Access Parity to system logs...

I noticed recently that the Manjaro kernel now requires sudo privileges to execute dmesg. I understand the reasons why. However, a normal user can execute journalctl -f to stream system logs. For sake of consistency and security, prohibit non-root users to execute journalctl as well or at least limit its output to user level logs.

For dmesg it can be set and unset with sysctl, and the current setup is more or less the modern default across tons of distros. Not so much 'the manjaro kernel'. See here:

As to the journal:

man journalctl :

All users are granted access to their private per-user journals. However, by default, only root and users who are members of a few special groups are granted access to the
system journal and the journals of other users. Members of the groups "systemd-journal", "adm", and "wheel" can read all journal files. Note that the two latter groups
traditionally have additional privileges specified by the distribution. Members of the "wheel" group can often perform administrative tasks.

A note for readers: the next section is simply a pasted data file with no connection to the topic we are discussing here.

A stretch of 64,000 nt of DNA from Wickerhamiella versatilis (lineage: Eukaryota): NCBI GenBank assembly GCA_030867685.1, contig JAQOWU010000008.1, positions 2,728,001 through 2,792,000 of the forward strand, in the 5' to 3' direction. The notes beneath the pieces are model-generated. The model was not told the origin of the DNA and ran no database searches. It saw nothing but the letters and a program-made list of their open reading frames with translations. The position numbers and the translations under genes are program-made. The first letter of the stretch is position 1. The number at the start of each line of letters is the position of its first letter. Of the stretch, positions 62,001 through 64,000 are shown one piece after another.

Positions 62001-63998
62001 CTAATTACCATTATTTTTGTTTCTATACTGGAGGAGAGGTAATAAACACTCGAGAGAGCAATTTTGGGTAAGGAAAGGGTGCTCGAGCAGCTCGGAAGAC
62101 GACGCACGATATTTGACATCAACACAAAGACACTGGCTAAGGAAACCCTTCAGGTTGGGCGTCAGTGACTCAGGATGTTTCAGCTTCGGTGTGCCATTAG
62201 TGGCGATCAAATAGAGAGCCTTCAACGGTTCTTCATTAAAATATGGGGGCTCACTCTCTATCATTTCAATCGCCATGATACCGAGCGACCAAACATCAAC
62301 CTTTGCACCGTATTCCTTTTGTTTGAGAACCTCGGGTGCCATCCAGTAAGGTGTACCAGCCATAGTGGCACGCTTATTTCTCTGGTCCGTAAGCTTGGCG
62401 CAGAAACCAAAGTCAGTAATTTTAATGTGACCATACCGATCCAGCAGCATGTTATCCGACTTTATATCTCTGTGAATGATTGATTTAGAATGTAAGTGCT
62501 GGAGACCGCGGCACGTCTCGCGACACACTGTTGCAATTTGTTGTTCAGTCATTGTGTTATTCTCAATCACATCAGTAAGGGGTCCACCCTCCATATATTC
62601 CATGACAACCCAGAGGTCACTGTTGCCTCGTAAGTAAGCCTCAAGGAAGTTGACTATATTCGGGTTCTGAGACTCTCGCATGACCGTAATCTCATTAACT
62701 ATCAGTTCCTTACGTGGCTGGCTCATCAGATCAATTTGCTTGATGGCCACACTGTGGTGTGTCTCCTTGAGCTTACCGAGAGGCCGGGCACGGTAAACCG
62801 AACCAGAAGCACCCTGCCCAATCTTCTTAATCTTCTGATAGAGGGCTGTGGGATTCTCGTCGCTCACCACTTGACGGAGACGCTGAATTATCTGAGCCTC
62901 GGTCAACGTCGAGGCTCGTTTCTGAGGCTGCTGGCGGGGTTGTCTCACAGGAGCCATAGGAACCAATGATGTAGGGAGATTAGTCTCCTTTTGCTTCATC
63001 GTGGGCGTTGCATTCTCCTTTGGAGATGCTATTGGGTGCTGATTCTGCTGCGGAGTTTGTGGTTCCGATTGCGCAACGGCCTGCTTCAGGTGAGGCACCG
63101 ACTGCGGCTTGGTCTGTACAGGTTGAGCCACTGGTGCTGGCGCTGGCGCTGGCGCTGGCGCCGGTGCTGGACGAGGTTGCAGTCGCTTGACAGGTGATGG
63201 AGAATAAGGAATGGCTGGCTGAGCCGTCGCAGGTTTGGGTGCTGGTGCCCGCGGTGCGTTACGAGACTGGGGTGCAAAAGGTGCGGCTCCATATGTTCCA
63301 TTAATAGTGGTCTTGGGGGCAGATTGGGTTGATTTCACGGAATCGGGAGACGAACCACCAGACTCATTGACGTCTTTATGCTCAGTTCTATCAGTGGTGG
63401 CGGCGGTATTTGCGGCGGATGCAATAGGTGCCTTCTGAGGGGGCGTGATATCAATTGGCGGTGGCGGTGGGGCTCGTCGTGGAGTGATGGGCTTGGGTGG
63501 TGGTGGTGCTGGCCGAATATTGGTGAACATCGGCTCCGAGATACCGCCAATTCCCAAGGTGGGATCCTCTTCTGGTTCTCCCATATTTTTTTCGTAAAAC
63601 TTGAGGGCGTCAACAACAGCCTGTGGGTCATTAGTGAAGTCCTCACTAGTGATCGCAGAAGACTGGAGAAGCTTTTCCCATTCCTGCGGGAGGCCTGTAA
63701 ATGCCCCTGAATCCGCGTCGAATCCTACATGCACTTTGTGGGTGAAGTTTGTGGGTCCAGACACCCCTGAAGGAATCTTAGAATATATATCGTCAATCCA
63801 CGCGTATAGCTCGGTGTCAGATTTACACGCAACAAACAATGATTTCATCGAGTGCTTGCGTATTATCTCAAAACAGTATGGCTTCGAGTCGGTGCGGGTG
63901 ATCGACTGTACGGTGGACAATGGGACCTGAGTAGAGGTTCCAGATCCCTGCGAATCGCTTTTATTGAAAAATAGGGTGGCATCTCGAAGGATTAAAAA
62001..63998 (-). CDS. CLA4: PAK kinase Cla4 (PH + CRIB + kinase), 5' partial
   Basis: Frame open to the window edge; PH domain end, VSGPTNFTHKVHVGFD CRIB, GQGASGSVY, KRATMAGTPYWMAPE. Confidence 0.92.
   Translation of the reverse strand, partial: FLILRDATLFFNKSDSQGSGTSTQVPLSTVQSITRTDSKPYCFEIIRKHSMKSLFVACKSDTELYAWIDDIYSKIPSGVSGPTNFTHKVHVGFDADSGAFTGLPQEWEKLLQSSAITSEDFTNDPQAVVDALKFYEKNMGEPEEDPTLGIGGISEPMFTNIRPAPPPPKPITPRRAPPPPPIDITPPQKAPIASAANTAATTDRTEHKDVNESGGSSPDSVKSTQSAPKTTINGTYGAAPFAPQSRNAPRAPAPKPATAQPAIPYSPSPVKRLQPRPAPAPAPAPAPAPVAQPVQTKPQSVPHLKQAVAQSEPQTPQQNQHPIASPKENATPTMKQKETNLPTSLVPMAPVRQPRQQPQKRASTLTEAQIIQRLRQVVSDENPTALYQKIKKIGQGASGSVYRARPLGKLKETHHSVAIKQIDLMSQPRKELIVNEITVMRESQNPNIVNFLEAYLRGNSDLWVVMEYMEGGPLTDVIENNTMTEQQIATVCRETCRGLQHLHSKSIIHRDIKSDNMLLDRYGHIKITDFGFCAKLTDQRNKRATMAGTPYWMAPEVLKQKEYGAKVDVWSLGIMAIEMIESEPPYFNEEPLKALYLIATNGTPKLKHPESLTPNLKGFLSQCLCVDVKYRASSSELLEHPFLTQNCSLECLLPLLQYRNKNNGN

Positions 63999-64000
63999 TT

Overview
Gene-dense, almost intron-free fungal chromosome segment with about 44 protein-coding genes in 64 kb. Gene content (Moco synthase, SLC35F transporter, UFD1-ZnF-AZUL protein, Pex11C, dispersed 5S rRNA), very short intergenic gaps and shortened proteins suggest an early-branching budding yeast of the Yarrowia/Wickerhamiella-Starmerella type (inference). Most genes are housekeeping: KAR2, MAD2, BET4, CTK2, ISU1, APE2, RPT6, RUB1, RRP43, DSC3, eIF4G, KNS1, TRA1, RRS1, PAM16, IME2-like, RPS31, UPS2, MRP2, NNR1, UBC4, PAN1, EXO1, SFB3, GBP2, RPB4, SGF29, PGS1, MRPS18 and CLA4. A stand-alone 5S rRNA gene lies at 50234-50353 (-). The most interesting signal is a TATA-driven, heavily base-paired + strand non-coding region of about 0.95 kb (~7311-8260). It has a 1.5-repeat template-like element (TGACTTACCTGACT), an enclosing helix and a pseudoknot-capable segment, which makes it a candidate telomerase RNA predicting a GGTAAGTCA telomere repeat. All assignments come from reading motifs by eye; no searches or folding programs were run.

...So are we saying initial (first, single, from install) users should not be part of the wheel group?
That would make using the system a bit harder.

For new users after the initial (admin) user .. you can certainly decide which groups they are in.

One way to provide parity would be if dmesg was also accessible to users of the wheel or adm groups in the same way.

I don't know how involved that would be, or whether it would just need an /etc/sudoers.d entry.

Still trying to decide if I technically more agree in tightening journalctl - but I dont see a clear path.
Whereas 'opening' dmesg seems easier, would keep things more 'familiar' for users, but is technicaaly making us less secure, instead of more.

Is it less secure if the user is in an administrative group, though?

I suppose not.
I guess it made me squeamish because dmesg certainly exposes a lot more, including network info.

1 Like

Do you have any ideas about how to implement this?

I would say, yes, it is still less secure.

I suspect people use accounts in wheel or adm to use their PCs so any compromise would give access to logs.

@dalto .. yeah part of my knee-jerk too because of userspace activity .. but again - if such a user is compromised, so is root.

You know .. on further thinking.
From something like a server standpoint the groups would be more secure than root, because of course, guessing cscs is harder than guessing 'root' or 'admin'. See - your router :wink:

I guess a way would be sudoers:

%wheel ALL=NOPASSWD: /usr/bin/dmesg

Then to skip the typing of 'sudo' you could use something like an alias or script..

1 Like